In the Gospels, Jesus describes His sheep with much tenderness. He knows them. He lays down His life for them. He keeps them together. And the members of His sheepfold are ready to listen. They’re ready to hear the unexpected. They’re ready to take all the risks that following Jesus entails. They’re ready to oust any preconceived notions of how it will affect their lives. They’re ready to get rid of anything that might in any way keep them from moving toward the goal of eternal life. They’re ready for an ongoing transformation from who they are to who they ought to be; from what they are doing to what they ought to be doing.
In Thornton Wilder’s play, “Our Town,” one of the characters says,
“I don’t care what they say with their mouths — everybody knows that something is eternal. And it isn’t houses, and it isn’t names, and it isn’t earth, and it isn’t even the stars. Everybody knows in their bones that something is eternal, and that something has to do with human beings. All the greatest people who ever lived have been telling us that for five thousand years and yet you’d be surprised how people are losing hold of it. There’s something way down deep that’s eternal about every human being.”
And that is what Jesus is telling us now. “I know My sheep … they follow Me … I will give them eternal life.” Eternal life begins now for those in the sheepfold of Jesus who are in union with God in the bond of Love.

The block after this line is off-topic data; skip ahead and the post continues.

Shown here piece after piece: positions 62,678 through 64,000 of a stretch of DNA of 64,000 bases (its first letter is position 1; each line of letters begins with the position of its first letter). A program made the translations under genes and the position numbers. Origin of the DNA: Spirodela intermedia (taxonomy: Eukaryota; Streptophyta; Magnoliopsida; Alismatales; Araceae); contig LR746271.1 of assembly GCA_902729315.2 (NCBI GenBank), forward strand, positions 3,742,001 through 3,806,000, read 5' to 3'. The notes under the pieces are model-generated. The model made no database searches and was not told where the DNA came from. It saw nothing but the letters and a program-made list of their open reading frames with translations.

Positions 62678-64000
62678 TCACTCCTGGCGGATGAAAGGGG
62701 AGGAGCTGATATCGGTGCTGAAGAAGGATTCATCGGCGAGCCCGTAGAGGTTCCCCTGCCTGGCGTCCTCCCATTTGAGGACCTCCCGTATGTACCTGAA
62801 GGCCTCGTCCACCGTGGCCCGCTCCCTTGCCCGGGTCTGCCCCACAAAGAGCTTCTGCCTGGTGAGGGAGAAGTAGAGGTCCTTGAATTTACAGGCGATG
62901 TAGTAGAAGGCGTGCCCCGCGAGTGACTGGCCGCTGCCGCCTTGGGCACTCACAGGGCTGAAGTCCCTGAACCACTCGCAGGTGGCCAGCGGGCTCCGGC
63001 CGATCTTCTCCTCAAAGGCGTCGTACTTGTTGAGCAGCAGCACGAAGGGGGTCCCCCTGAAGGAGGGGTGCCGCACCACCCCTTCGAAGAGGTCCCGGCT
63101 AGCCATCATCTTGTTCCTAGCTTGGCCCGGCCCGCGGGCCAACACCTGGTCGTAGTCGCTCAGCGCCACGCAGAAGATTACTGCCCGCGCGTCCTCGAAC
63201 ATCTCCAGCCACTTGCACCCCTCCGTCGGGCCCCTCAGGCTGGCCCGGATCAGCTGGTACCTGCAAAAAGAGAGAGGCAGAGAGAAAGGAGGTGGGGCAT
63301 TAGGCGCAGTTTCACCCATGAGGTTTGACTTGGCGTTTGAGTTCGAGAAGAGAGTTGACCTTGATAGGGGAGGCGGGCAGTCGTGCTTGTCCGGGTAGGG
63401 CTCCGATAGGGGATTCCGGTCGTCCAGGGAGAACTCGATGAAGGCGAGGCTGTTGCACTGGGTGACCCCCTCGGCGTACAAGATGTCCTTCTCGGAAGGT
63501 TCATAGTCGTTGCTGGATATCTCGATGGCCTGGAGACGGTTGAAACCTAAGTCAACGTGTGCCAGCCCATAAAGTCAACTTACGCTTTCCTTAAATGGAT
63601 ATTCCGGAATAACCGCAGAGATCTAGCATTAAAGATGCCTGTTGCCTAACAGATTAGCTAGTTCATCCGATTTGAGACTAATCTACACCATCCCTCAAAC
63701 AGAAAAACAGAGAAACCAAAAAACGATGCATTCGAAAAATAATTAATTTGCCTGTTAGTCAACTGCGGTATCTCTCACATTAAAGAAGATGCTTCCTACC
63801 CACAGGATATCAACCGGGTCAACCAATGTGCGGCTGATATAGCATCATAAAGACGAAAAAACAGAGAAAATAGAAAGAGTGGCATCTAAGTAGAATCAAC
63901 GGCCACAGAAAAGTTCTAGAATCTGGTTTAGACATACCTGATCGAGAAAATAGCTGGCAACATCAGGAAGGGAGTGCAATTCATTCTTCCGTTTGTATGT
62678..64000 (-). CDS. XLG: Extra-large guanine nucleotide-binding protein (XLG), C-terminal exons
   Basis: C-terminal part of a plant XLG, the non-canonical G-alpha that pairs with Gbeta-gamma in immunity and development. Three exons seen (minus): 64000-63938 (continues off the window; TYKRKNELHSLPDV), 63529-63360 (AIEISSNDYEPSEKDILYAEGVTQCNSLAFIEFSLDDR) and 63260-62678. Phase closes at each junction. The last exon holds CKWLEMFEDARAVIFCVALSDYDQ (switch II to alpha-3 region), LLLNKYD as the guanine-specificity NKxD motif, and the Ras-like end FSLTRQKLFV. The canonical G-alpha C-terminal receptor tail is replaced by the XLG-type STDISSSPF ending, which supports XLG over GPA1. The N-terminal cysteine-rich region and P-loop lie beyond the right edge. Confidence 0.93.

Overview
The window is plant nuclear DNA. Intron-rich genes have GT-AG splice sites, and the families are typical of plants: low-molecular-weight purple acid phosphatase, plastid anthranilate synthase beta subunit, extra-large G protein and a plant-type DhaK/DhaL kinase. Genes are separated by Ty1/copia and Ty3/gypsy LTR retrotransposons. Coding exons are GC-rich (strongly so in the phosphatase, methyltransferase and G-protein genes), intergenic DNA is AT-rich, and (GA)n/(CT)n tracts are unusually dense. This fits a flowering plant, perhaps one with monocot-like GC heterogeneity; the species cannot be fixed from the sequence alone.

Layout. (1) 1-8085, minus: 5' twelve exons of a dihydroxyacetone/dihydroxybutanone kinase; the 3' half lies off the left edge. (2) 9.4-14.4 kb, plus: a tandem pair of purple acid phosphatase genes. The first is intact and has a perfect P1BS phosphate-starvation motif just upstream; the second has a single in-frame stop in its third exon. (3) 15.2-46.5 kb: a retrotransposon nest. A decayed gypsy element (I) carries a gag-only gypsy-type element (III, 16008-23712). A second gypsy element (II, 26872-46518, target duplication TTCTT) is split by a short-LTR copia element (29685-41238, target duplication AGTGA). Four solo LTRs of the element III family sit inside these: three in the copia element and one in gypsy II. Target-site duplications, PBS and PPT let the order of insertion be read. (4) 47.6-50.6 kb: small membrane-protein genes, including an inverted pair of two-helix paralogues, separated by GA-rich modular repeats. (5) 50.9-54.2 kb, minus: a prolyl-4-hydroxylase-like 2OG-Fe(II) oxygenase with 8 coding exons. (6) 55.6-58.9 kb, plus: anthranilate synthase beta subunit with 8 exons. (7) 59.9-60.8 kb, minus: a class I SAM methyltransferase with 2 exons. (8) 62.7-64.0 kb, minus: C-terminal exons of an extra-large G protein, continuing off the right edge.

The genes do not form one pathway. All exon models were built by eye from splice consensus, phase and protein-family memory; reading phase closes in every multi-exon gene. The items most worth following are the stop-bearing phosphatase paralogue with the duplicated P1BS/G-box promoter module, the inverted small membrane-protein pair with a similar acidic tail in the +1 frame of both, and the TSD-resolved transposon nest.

Today, we gather not only to listen to our Gospel message about the Love of our Good Shepherd, but also to celebrate Mother’s Day. In describing her own mother, the late poet Maya Angelou gives us this wonderful imagery. She tells us, “To describe my mother would be to write about a hurricane in its perfect power. Or the climbing, falling colors of a rainbow.”
Oliver Wendell Holmes said this about motherhood: “Youth fades; love droops; the leaves of friendship fall – but a mother’s secret hope outlives them all.”
Novelist Gail Tsukiyama writes about the unbending love of mothers for their children. She says,“There’s no bond so strong in the entire world. No love so instantaneous and forgiving.”
Perfect power. Eternal hope. Unbreakable bond, indeed. Novelists and poets and great teachers can certainly express those thoughts today better than I can. But permit me to add that a mother’s love can be likened to our discussion earlier of the Universe because it too is vast, infinite, and mind-blowing.
From another artist let us listen to a few lines from one of his great love songs. A song I would like to dedicate to all mothers — past, present, and future.
Did you know that true love asks for nothing?
Her acceptance is the way we pay
Did you know that life has given love a guarantee?
To last through forever and another day
Just as time knew to move on since the beginning
And the seasons know exactly when to change
Just as kindness knows no shame
Know through all your joy and pain
That I’ll be loving you always
As today I know I’m living but tomorrow
Could make me the past but that I mustn’t fear
For I’ll know deep in my mind
The love of me I’ve left behind
‘Cause I’ll be loving you always-1
Let us go forth in union with God – a union conditioned by everything in life that speaks to us of love, always. And today, there is nothing that speaks to us of love better than the love of a mother.
Happy Mother’s Day!
1- “As,” Stevie Wonder.